PPR close downtown streets 040114
Red lines show where early discussion indicates streets in Plattsburgh might be closed to create a pedestrian marketplace similar to the one in Burlington. Common Councilor Josh Kretser feels the change could increase traffic to the area, benefiting businesses there. (Image provided by Google Maps)

City councilor to explore idea of closing streets


PLATTSBURGH — One city councilor is floating the idea of permanently closing off some downtown streets to create a pedestrian-friendly marketplace.

“I don’t have any specific plan yet, but I have some ideas and want to bring this forward to see if this is something we want to pursue,” Councilor Josh Kretser (D-Ward 6) said at a recent City of Plattsburgh Common Council meeting.

He said a pedestrian-only area downtown could bolster business by increasing foot traffic and making that area a destination for shoppers.

“Every business goes through a re-branding a lot of times, and I think downtown is in a position to benefit from a re-branding,” he said.


In recent years, the city has been closing off City Hall Place for special events, such as the Fourth of July, Mayor’s Cup and the Battle of Plattsburgh Commemoration.

Last year, the city also shut down that street for a new event known as First Weekends, when downtown business leaders host a street party with local music and other activities.

The street closures have been largely met with positive response, but Kretser said that doing so on a permanent basis requires a longer look.

“There is a trend now where people are wanting to shop more in downtown areas and get away from the malls and strip malls,” Kretser told the Press-Republican.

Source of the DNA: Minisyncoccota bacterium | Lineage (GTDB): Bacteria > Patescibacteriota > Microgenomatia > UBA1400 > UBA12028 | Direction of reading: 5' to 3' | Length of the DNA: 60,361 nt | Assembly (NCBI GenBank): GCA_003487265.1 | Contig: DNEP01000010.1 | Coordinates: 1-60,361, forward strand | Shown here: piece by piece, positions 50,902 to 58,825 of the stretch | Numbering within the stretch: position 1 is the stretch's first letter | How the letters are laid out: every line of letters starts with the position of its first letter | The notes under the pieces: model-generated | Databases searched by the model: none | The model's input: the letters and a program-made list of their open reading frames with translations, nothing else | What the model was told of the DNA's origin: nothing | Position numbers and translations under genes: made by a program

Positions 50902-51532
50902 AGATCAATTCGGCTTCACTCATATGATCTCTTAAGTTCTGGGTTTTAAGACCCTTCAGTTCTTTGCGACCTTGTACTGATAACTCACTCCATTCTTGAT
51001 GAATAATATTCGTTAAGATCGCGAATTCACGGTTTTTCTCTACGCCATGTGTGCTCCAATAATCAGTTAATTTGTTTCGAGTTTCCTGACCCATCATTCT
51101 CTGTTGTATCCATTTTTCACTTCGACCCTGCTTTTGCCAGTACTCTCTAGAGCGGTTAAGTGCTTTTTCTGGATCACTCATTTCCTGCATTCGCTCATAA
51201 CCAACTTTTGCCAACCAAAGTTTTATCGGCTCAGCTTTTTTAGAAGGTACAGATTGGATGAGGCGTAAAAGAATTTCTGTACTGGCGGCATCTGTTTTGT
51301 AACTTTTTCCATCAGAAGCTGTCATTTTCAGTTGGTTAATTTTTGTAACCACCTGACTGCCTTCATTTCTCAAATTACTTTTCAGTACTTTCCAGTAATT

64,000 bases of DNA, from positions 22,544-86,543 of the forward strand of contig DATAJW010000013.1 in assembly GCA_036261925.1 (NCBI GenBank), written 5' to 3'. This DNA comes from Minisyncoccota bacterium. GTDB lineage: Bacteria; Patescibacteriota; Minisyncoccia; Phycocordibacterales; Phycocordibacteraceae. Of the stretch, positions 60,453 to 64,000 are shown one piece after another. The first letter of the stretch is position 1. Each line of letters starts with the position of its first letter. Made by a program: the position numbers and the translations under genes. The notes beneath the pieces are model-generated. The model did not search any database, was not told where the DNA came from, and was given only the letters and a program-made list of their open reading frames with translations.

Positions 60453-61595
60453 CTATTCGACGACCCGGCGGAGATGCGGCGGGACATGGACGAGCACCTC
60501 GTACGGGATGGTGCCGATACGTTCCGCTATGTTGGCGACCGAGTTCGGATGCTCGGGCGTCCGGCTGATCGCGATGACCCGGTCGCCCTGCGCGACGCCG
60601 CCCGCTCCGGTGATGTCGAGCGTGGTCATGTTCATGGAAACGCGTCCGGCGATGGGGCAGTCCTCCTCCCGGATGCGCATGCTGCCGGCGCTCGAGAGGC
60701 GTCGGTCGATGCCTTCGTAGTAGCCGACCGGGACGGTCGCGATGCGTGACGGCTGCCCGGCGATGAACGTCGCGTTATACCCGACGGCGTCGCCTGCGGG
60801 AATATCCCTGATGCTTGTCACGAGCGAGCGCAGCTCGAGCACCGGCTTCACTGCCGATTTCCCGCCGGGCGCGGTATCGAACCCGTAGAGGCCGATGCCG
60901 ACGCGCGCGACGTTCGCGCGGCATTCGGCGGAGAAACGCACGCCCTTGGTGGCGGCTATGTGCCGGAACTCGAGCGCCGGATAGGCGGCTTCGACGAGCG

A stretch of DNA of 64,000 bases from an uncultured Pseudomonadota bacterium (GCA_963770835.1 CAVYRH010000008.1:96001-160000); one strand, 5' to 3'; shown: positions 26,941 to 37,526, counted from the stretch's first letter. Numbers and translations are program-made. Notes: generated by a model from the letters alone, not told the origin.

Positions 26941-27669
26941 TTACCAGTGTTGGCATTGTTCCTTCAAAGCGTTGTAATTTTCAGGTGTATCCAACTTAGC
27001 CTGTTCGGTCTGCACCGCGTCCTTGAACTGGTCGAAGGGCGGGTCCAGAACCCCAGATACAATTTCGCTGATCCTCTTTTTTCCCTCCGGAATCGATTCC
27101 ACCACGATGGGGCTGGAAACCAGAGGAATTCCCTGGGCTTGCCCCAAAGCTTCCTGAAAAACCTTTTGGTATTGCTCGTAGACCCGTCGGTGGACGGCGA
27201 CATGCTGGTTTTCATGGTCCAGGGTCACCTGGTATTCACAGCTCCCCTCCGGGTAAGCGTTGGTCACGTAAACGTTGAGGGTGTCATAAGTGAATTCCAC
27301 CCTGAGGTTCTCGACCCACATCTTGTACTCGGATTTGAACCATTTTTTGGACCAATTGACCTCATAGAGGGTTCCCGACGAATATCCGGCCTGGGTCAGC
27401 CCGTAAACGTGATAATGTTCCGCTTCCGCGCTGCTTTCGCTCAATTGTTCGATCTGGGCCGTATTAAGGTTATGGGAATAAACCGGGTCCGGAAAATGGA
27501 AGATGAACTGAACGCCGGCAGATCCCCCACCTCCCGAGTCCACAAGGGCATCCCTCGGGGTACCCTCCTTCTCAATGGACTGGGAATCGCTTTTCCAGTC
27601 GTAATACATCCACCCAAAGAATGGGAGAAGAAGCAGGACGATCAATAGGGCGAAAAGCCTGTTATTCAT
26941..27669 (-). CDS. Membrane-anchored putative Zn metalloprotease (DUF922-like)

“If we prove to investors that we are doing the planning to accommodate more business downtown, then they might be willing to invest in Plattsburgh.”


In addition to City Hall Place, Kretser said part of Margaret Street between Brinkerhoff and Court streets, Clinton Street and Upper Bridge Street could be possible pedestrian areas.

“Anything is possible, at this point; we just have to take a good look at it,” he said.

Kretser said the Plattsburgh-North Country Chamber of Commerce and The Development Corp. have agreed to help him study the idea. He will also reach out to downtown business owners, residents and anyone else interested.

“I will set up some meetings for this.”

Tim McCormack of First Weekends said his organization would also be happy to help evaluate the idea.

“I am glad that you are reaching out to different groups to look at this,” he told Kretser at the meeting.


Mayor James Calnon said that studying the possibility of closing off streets is a good idea but would probably take time. He noted that he was told that it took nearly 10 years of study before the City of Burlington closed Church Street to vehicle traffic, creating what is now a very attractive pedestrian-only shopping area.

“On the surface, it might seem like a simple idea, but there could be a whole lot of ramifications from closing streets,” Calnon told the P-R.

“This needs a lot of study before any permanent changes are made, and it needs to be vetted widely, and we need to bring people in on the discussions who have experience with this kind of transformation.”

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